Cyber risk and, particularly, the risk from ransomware appears on everyone’s top risks list these days, including ours. The threat from a ransomware attack has rapidly increased over the past nine months, as many organizations continue to “work from home” which can come with more relaxed cybersecurity practices. As we go further into 2021, cybercriminals will continue to become more sophisticated, forcing these organizations to waste resources reacting to a ransomware attack.
In the last 10 months so many employers have adapted to a remote workforce. Here at The ALS Group we are no different. We have highlighted a few ways we have remained connected as a team through this pandemic, and how we have driven productivity with the help of our employees!
As most of the workforce continues to work remotely, the “data breach” exposures of yesteryear are still around. I doubt that any of your employees have been issued one of these as part of their “remote work setup”, but as people are settling in to a “new normal” in working from home, printing and reading documents is still prevalent. Only now, the security of that “paper” is often overlooked and can be simply discarded into the kitchen trash which is moved to the curb on garbage pickup days.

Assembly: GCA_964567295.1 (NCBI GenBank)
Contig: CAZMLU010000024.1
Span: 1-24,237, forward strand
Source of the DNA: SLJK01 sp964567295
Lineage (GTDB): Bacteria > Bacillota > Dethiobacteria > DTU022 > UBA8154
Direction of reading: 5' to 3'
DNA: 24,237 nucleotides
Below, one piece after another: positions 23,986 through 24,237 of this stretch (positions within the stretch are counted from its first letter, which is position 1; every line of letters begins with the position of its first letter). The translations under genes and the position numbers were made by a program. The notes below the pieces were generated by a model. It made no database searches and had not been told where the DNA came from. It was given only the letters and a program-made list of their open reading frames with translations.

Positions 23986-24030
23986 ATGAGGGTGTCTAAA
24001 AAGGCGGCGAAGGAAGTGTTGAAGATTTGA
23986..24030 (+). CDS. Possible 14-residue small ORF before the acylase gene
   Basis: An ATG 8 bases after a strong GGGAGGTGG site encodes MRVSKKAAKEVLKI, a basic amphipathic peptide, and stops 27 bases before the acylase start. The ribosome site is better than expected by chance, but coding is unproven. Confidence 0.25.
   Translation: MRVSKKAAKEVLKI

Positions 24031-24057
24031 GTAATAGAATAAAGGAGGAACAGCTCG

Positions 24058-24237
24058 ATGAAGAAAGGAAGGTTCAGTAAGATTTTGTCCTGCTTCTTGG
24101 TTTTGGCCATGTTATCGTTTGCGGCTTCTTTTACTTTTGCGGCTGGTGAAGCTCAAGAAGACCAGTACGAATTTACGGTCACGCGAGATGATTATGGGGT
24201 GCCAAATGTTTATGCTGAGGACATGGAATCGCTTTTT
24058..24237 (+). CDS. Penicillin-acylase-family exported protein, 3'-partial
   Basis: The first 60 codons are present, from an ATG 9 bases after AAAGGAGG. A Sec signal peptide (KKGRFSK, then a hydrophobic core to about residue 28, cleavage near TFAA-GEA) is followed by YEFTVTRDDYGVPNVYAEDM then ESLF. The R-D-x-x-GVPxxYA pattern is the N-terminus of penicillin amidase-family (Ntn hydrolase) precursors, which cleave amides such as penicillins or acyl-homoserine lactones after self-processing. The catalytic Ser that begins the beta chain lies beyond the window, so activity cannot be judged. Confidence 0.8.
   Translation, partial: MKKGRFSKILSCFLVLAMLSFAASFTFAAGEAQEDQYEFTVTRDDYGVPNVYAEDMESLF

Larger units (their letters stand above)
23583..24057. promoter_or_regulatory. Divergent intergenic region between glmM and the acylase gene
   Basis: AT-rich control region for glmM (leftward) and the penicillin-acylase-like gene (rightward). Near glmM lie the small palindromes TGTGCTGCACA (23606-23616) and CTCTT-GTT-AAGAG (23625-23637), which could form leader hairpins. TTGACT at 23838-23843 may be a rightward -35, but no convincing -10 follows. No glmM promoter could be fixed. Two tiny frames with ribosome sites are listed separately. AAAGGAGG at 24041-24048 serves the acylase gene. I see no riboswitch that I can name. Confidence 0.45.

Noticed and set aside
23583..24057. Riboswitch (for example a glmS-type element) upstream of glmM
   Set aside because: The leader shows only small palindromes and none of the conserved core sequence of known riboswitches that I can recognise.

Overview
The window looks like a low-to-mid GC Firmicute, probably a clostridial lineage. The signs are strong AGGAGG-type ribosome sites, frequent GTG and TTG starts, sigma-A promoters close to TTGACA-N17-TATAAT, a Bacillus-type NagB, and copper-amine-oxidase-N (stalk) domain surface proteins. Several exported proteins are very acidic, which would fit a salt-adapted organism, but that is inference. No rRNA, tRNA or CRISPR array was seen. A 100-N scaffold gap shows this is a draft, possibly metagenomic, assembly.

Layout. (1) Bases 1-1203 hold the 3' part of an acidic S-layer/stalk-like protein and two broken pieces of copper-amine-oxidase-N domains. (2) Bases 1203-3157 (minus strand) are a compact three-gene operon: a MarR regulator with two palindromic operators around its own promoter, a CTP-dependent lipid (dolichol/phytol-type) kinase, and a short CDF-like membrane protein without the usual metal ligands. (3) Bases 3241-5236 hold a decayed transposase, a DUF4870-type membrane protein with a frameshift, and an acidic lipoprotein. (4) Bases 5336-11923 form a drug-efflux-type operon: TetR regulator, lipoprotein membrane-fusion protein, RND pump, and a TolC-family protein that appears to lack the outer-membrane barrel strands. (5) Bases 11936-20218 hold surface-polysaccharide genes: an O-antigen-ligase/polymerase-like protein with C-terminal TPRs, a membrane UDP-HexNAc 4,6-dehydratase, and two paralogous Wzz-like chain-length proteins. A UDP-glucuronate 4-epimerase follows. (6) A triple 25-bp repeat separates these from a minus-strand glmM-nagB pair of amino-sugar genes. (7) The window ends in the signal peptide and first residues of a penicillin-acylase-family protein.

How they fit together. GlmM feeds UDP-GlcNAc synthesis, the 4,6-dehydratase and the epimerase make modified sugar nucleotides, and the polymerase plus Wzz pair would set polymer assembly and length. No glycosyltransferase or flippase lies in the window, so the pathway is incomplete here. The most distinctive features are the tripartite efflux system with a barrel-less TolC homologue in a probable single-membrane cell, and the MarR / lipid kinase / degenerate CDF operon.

Most companies have been forced to quickly implement a remote work solution that suited essential employees or even the entire firm’s staff. This has exposed many companies network to new risks as everyone has a different set up at home. Some are using MACs, some using PCs, some have outdated operating systems and software while others are already infected with viruses or malware.
During every national emergency situation, there are always scammers who look to capitalize on people during times of distress. Scammers have already begun to take advantage of the current state of emergency due to the Coronavirus pandemic. Similar to Hurricane Sandy in 2012, phishing scams have begun to plague our inboxes. Coronavirus phishing scams may come in the form of a statement or request from someone impersonating a Centers for Disease Control (CDC), World Health Organization (WHO), or similar agency official. They may even use domain names similar to those of the CDC and WHO.
This pandemic has impacted all of us. Many companies, including ours, implemented a “work from home” policy to ensure the health and safety of, both, their employees and their business. For us, since we always had an open floor environment and advocate a collegial collaborative work place being able to easily collaborate on projects and ask each other questions directly was particularly important.